A really good hard working border addition to the Gothic Garden has to be the Ajuga. There are a number of dark foliage varieties from the very large leaved A. Catlins Giant through to A. Black Scallop. One of the most widely available is Ajuga reptans ‘Atropurpurea’ which again grows well in partial shade to full shade. It is a mat forming ground cover plant growing up to about 15cm (6in) and is very robust. The leaves are held in rosettes and range from pinkish purple to deep purple black. During spring small upright spikes of blue flowers appear and are a lovely added extra.

One of the most recent dark foliage plants which has been introduced to gardeners is Anglica ‘Ebony’. This form has to have the darkest foliage of any Angelica available. The foliage is deep, almost black, finely cut and highly glossy. Back purple buds appear opening up to sprays of pink flowers reaching a height of 1 meter (3ft). I have under planted mine with Tulip ‘Black Hero’ having deep maroon silky flowers appearing slightly ruffled like old damask. The Angelica flowers during May and reach about 60cm (2ft) and do best in a sheltered position.

For me gothic gardens work best when flower colour is limited which means some great dark foliage plants are sadly excluded. These include one of my favourite Dahlia’s, D. David Howard, which I believe has some of the deepest coloured foliage of any of the dark leaved Dahlias. It grows up to 75cm (2.4ft) and is topped with stunning rich orange flowers in late summer and early autumn and as we all know, Dahlia’s make excellent cut flowers. If you have a damp garden or want something a little special for marginal planting then Ligularia dentata ‘Britt Marie Crawford’ is a fantastic choice. Its leaves scream gothic, large flat glossy chocolate black leaves with deep purple reverses. Its only draw back for my taste of gothic are the brilliant orange/yellow flowers, appearing in August and reaching up to meter. It is highly attractive to slugs in the early part of the year, so beer traps at the ready and be prepared to give a generous mulch of manure or garden compost for really good results.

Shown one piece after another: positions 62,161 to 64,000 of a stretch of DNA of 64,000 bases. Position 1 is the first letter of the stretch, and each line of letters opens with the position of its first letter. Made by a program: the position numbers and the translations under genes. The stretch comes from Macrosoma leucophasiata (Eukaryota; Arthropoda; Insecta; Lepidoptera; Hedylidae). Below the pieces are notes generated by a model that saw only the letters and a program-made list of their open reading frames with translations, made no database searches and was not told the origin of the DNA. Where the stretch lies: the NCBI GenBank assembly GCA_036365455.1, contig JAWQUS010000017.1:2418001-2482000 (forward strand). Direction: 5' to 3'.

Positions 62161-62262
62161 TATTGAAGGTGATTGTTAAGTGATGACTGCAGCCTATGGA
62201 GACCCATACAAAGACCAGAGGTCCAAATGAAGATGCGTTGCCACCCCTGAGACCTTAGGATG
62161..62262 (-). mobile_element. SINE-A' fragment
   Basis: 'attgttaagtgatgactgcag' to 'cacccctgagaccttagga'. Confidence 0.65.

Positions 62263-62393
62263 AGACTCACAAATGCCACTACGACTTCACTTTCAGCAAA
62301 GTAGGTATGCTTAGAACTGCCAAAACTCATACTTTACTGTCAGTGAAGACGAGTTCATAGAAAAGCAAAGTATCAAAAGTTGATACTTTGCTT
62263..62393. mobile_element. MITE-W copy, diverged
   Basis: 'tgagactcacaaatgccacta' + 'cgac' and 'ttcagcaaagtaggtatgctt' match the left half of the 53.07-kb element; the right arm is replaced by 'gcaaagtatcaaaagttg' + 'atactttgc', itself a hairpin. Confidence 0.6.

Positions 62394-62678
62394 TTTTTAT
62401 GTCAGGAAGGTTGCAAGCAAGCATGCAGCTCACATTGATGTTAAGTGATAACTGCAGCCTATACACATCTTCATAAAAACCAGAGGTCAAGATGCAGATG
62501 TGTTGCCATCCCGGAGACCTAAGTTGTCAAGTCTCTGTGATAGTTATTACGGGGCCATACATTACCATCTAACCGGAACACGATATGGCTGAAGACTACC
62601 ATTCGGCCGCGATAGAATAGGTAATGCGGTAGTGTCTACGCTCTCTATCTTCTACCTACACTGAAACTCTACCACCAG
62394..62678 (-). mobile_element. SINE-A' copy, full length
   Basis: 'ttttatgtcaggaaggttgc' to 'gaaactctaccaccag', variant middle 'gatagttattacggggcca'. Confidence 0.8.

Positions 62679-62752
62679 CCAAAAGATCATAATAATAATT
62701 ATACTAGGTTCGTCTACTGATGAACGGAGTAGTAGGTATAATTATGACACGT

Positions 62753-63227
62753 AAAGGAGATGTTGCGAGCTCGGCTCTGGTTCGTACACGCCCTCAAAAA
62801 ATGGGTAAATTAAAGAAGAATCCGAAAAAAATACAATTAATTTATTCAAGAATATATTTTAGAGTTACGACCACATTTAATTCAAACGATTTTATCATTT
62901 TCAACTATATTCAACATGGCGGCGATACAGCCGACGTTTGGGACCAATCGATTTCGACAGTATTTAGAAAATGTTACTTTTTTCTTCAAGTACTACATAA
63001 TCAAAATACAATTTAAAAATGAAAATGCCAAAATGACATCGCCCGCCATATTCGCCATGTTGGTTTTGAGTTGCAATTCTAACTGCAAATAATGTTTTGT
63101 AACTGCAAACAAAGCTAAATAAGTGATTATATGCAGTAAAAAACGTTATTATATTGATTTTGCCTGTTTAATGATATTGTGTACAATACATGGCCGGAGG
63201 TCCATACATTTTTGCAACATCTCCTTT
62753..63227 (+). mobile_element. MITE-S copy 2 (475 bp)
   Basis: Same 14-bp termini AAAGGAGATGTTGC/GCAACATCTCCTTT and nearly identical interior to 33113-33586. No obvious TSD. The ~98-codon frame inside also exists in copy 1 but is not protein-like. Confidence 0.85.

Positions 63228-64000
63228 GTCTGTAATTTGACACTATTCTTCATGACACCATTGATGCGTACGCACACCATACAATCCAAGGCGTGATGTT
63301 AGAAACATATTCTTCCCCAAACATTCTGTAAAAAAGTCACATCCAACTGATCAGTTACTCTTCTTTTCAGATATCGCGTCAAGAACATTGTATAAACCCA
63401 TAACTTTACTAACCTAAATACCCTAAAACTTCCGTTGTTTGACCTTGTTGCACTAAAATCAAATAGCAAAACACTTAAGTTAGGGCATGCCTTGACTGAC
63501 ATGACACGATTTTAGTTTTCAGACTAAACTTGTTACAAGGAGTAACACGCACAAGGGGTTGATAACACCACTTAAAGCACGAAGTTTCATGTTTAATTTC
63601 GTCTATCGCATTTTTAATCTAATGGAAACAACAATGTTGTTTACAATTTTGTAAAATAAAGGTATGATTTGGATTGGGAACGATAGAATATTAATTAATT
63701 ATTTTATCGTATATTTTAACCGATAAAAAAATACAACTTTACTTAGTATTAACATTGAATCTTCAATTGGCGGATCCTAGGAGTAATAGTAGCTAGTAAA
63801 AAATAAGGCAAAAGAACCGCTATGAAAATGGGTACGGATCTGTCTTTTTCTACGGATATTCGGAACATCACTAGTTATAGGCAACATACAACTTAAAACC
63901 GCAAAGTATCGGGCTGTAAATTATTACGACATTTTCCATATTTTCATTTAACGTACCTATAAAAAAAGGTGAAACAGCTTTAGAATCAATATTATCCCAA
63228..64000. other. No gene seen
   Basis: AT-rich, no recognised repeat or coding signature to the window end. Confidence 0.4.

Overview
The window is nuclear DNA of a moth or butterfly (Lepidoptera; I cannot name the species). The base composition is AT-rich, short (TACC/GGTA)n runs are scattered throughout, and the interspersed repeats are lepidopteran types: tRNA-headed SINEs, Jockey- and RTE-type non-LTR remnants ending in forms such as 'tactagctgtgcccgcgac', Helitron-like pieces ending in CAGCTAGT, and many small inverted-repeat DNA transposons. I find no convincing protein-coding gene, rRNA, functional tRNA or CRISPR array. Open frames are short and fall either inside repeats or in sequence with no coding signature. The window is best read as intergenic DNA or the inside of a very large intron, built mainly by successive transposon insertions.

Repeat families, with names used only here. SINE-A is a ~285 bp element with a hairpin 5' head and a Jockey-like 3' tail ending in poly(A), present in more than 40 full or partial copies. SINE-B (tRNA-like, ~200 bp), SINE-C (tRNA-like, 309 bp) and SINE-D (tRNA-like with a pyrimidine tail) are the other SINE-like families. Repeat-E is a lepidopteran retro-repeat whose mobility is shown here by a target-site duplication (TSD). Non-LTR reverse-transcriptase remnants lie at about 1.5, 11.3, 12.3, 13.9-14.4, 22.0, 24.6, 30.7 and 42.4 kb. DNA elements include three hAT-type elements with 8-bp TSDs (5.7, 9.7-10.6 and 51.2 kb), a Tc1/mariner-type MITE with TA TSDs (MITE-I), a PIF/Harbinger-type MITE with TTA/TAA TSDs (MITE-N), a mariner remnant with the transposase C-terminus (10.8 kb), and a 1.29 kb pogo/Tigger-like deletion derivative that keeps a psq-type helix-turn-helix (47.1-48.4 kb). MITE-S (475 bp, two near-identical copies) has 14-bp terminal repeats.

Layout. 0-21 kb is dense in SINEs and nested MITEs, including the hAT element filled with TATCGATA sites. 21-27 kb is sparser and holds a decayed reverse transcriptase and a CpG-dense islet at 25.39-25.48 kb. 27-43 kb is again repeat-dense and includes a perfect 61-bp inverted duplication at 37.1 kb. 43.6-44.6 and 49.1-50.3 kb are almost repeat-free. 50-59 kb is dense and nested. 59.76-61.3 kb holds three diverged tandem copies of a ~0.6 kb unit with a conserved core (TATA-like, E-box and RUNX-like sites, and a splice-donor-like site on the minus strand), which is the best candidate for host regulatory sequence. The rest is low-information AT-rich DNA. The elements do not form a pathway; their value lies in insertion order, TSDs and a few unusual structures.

Lastly, I quite like the idea of incorporating topiary into the gothic garden, buxus hedging is a must to keep the gardens shape over winter but I rather like the idea of terminating a pair of gothic borders with purple beech, fagus sylvatica Atropurpurea, columns. Beech makes fantastic hedging, holding its crisp dried leaves long into winter. Giving the hedge a trim in later summer will actually encourage the plant to keep hold of its dried leaves longer. The purple varieties will turn the same stunning golden bronze as green varieties in autumn. Beech doesn’t do well in frost prone areas or if its feet are wet for long periods.

1 comments:

Deborah at Kilbourne Grove said...

Loved all the ideas here. In my last garden, I had a black and white garden. It was almost 10 years ago, and there was not a lot of black plants at the time. Now it seems like the selection is much greater. Maybe I should have another go in my current garden.